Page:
Jebsen adds two more carmakers to portfolio
Jebsen, distributor for more than a hundred premium brands in China, will finalise deals in coming weeks that will see it add two carmakers to its mainland brand portfolio.
Despite a slowing economy and falling property prices, the group remained optimistic about prospects for the mainland's car sales, said Mark Bishop, Jebsen director and head of its luxury goods division.
Bishop forecast 'modest' car-sales growth of 10 per cent for Porsche in 2012, following a remarkable 29.41 per cent growth in sales last year, when Jebsen sold 6,600 Porsches in Hong Kong, the mainland and Macau, up from 5,100 in 2010.
Total passenger car sales on the mainland dropped 24 per cent year on year last month, but Bishop said that although industry-wide sales were declining, the luxury segment was so far unaffected by the downturn. 'I still look forward to 2012 with confidence for growth,' he said.
Jebsen is Porsche's largest trading house in China, but a rapid expansion of rival dealerships by Porsche in recent years meant Jebsen's contribution to total Porsche sales in China was shrinking. 'We need to diversify a little from Porsche,' Bishop said. The two car brands Jebsen is adding to its portfolio are European.
Europe's biggest carmaker, Volkswagen - which has a production base on the mainland through a joint venture with First Automobile Works - is in the course of taking over Porsche, likely to be completed this year.
Jebsen, which has Porsche dealerships in five big mainland cities, plans to boost its presence there as a number of new product launches - including the much-anticipated SUV Cajun - are expected to boost sales.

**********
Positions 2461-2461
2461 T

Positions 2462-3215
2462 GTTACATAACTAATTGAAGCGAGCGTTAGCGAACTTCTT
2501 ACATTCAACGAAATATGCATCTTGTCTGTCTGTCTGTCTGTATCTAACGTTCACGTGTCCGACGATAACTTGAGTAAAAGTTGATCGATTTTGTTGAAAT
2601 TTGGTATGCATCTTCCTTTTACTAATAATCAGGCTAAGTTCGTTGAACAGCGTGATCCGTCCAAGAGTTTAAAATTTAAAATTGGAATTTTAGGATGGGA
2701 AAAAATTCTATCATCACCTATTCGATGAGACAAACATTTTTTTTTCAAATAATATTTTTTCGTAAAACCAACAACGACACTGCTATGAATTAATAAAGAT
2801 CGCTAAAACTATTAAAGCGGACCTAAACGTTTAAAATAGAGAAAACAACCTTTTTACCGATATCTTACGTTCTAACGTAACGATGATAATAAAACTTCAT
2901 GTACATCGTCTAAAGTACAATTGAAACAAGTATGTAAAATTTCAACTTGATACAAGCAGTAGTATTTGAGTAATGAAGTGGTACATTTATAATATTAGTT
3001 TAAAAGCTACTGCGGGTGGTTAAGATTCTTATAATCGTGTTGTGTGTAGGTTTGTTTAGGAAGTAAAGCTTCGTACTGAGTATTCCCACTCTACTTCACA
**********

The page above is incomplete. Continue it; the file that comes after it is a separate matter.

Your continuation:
'We will open two new dealerships this year, one in northeast Beijing in April and a third one in Shanghai, which will be the biggest Porsche centre on the mainland,' Bishop said. 'Next year we will open another dealership in Hangzhou and one in Shenzhen.'
While analysts warn of a slowing economy on the mainland, and January retail sales recorded the first monthly decline in three years, Bishop expected domestic consumption to remain strong, since exports were languishing and officials were keen to promote home consumption.
In Hong Kong retailers are concerned as jewellery and watch sellers rush to open shops in Central and Causeway Bay despite a slowing growth of mainland tourists and lower sales of big ticket items.
But Bishop said he did not see much impact on luxury brands represented by Jebsen, and if sales of top brands such as Rolex slowed, this could provide a gap for their medium-priced watch Raymond Weil to step in. 'In the next few years there is going to be a huge growth in the middle class in China, and that's music to my ears because these are the people who are moving into the segments where we will sell products.'
Jebsen, which also distributes a number of medium-priced wine brands in China, expects its watch business to triple by next year.